Commission on the work of various forces seeking to destabilise the Western Cape before the 1994 democratic elections.
It is Zille’s tendency to challenge orthodoxy, linked to an enthusiasm for creative thinking, that has changed the Cape schools system for the better.
Deirdré Prins has given school children the opportunity to visit Robben Island, an important South African historical centre of learning, not only assisting them to understand its significance logically, but also filtering its lessons to the rest of the families in their communities.
Prins created an annual Spring School on the island in 1998, through which 200 learners undergo intensive training in cultural heritage. Through the Robben Island Road Show, her travelling exhibition, schools across the country receive performance scripts, videos and children’s books creating awareness of the political and historical value of the island.
programme takes 33 000 children to Robben Island each year. Prins has also facilitated training workshops in 18 African countries to design programmes that bring to life museums and the country’s heritage for their children.
Dr Laetitia Rispel’s ability to shape new health policies is impacting positively on thousands of people using the Gauteng health care services. As head of department at the Gauteng Department of Health since 2001, she has implemented programmes that have improved people’s health status and increased access to health care services, especially for women and children.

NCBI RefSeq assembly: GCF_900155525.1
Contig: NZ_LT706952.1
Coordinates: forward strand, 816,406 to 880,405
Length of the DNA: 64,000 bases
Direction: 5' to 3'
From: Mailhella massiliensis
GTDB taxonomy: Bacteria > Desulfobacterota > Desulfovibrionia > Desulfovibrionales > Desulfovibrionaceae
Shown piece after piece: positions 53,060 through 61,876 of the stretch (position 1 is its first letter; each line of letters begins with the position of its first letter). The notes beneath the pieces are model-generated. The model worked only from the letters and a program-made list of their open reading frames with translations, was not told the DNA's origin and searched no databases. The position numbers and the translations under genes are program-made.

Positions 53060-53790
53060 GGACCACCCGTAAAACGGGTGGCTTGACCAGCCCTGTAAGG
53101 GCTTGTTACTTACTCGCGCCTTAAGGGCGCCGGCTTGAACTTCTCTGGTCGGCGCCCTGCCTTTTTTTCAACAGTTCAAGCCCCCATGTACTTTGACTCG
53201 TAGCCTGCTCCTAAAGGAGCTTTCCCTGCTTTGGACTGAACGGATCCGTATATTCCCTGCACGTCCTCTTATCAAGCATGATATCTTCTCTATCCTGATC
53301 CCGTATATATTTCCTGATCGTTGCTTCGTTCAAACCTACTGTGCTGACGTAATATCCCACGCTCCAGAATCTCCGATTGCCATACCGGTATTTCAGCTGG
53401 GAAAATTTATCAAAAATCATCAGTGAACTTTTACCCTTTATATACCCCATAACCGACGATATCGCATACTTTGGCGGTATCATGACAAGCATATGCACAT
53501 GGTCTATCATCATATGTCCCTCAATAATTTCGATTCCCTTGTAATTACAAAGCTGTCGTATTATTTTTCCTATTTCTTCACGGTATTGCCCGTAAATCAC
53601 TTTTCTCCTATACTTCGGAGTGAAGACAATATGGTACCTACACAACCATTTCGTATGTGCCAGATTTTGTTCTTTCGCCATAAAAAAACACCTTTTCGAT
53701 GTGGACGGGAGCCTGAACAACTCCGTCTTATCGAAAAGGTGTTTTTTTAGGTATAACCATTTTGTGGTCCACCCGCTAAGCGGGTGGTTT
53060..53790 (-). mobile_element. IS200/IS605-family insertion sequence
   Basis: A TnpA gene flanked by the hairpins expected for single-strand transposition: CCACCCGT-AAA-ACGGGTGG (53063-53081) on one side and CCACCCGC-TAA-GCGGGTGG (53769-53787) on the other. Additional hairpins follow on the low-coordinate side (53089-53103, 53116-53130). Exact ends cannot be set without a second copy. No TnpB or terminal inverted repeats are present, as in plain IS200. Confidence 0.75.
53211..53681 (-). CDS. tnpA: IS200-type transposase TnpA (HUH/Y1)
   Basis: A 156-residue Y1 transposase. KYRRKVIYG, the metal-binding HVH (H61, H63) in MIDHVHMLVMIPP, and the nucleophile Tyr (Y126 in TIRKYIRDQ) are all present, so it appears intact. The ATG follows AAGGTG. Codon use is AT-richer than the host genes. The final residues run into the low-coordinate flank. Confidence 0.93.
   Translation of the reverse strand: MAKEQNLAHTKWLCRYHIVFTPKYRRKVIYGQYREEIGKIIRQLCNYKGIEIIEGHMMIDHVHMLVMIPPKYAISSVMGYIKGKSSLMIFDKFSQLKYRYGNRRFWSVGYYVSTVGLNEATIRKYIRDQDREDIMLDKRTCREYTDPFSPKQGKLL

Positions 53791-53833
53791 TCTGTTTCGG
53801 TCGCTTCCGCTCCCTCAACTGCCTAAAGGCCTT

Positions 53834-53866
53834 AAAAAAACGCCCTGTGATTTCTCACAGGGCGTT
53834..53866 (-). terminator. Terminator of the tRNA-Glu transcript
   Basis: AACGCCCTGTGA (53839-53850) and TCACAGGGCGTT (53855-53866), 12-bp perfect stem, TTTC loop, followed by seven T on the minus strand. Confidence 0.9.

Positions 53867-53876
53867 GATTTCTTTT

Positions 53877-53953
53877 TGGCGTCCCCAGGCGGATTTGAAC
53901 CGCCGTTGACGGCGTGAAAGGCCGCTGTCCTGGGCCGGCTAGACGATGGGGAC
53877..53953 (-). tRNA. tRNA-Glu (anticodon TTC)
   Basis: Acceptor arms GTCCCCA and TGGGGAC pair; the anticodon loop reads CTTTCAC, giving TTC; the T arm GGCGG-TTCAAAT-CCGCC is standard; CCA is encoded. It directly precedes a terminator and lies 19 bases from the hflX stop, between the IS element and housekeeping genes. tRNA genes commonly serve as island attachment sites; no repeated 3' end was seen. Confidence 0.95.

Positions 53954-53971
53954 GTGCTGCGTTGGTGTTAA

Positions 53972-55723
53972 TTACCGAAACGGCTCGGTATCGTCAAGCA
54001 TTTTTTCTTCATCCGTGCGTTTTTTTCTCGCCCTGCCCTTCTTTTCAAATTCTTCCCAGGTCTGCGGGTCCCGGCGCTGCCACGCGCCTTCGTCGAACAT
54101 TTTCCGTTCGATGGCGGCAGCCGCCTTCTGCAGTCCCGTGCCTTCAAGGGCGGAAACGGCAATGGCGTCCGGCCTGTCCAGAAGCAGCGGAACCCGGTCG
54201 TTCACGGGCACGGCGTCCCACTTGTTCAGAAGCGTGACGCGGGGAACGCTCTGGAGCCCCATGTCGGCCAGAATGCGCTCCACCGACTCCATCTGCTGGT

Responsible for a staff complement of 43 000 and a budget of R8-billion, Rispel is regarded as an exceptional, dynamic and competent strategist and professional. She provides visible leadership and support to her department, and is an avid campaigner of government’s Bathu Pele (People first) project.
gender bias early in her career, Rispel believes in getting involved at grassroots level, and recently achieved excellent results from 26 roadshows that she took part in herself involving hospitals and clinics throughout Gauteng.
She has facilitated programmes benefiting women and children’s health, improved the quality of life for people with disabilities, and improved overall hospital efficiency. Her dedication and commitment to taking the Health Department to even greater heights are exemplary.
Rosina Letwaba is a highly regarded and valued member of the community of Alexandra outside Johannesburg where she is a psychiatric nurse at the Children’s Clinic. Known and trusted throughout Alexandra, she initiated the Gogo Support Group that offers mentoring and encouragement sessions for grandmothers and caregivers in order that they too can become mentors.
Letwaba is often the person whom parents and children turn to
for help. Dedicated to her calling, she has been instrumental in establishing food parcel projects, gardening projects, support systems, a drama group and a programme called Community Care Workers that trains young people as translators, administrators and therapists. She is an advocate for children’s rights and never gives in to mediocrity or indifference.
Elaine Maane inspires self-respect and courage among HIV-positive mothers who are patients at nine clinics around the Cape Town area. An integral member of the Mothers to Mothers-to-Be programme, Maane is HIV-positive herself, and represented MTMTB at the international Aids conference in Barcelona.
She is a counsellor and mentor who has taken the initiative to assist women who share her situation. Extremely compassionate, she believes the mentorship programme is integral to women’s development, bringing back a sense of life and offering women who are HIV-positive a